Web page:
How about the current jobless rate of 9.7%? Politicians say, “Well, at least we’re nowhere near the 23% of the Great Depression.” Well, ummm… If that number is calculated the way it was during the Depression, it comes to 19% (which includes people who have given up and are no longer actively searching, as well as people who want to work full-time but can only get part-time employment). If you don’t manipulate the numbers, our unemployment rate is right now close to what it was during the Depression. But of course we live in a reality now where people can, with a straight face, speak of a “jobless recovery”—which is only a recovery for people who are so rich they don’t need jobs.

Well said, Nick

Tuesday, 8 September 2009

Morpeth a year on

This time last year, torrential rain caused extensive flooding in the North East town of Morpeth. Cars floated down The Wansbeck, people were evacuated, homes were ruined and historic buildings damaged.

Since then the town has made a remarkable recovery and once more the river is a tame and pleasant companion to this ancient, pretty, market town.

Just this afternoon I met a total stranger in Morrisons and we had a most interesting conversation about literature, C.S.Lewis to Bill Bryson through Asimov - shocking the things that go in these supermarkets! :)

Anyway, this one is for

The Wansbeck

Water seeps through thirteenth century walls,
inundating present gift-shop stalls.
The Chantry sings the river’s song.

That sanguine stream that snaked its way through town
drowns years in minutes. Snake turned serpent-bound,
joins in singing the river’s song.

Untamable, it finds its torrents course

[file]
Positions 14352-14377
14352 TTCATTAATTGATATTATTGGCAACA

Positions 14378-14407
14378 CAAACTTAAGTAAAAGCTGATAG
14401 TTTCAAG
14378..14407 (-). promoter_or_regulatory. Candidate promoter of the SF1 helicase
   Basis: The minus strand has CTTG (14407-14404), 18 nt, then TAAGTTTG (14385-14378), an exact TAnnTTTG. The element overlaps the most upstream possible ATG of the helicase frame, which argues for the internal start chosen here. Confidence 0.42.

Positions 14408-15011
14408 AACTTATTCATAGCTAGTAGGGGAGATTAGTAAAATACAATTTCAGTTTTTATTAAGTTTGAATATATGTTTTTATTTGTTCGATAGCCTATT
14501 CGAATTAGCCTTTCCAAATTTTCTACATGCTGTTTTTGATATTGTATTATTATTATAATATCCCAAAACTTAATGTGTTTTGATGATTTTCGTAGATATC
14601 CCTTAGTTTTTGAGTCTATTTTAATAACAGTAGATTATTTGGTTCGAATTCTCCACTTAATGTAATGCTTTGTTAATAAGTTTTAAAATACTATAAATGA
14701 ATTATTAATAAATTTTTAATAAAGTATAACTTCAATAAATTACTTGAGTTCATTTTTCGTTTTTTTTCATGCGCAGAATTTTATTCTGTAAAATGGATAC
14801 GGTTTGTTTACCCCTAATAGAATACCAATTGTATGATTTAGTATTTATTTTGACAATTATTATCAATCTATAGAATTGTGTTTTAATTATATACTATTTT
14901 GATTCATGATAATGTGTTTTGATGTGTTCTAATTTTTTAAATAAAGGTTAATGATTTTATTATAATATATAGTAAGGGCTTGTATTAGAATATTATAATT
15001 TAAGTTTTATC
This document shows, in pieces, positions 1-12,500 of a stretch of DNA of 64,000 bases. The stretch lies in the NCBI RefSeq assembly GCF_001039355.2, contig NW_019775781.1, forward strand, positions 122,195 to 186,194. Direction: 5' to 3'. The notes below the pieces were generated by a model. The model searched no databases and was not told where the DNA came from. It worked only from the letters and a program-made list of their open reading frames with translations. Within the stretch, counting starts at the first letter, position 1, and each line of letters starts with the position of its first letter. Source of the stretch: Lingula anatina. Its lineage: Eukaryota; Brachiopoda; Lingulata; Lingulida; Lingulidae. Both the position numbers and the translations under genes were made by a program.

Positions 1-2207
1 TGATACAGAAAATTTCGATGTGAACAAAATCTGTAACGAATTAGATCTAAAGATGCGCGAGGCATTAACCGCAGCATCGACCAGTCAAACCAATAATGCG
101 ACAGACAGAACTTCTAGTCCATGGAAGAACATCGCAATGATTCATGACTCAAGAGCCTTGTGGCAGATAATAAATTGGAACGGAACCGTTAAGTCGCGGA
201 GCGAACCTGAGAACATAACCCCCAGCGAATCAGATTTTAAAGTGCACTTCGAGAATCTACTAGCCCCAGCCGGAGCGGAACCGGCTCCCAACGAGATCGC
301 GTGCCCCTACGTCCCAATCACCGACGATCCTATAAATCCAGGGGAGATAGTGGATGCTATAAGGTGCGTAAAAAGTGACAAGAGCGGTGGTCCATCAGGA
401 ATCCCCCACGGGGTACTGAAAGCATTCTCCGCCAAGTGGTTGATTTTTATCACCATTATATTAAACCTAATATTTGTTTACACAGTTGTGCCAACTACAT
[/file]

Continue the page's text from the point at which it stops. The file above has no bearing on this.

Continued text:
and hungry for possession, takes by force.
Still louder grows the river’s song.

Be gone, it sings, litter my banks no more.
I will flow freely where I’ve flowed before
and you will learn the river’s strong.

© Oonah V Joslin 2008

Wednesday, 2 September 2009

September Links

On the very last day of the month The Devils Within

And This one I really like. A Celebration of Life - one of my shortest chillers ever! And my first in this very smart publication :)

The Trouble with Turquoise at
Fret at

You know all the songs is up here and I garantee you do know all the songs but who wrote the lyrics?

A Tall One all right! Over at Micro Horror

Matter Matters just sort of expanded outside the parameters of my normal length and I was so pleased that it got a home at BwS where you can read it now. It's about matter and love matters and what matters... Hence the title, I suppose.

Big Bad John is over at now

and over at Static Movement you can read
Slivers of Memory
“We just got in the way,” Todd laughed. He always prided himself that, being a year and a half older, he remembered things that much better. That was how the arguments always began – not that they ever came to blows but they usually parted in sullen mood. “D'you remember Granddad's car?”

Please read the daily poems at too.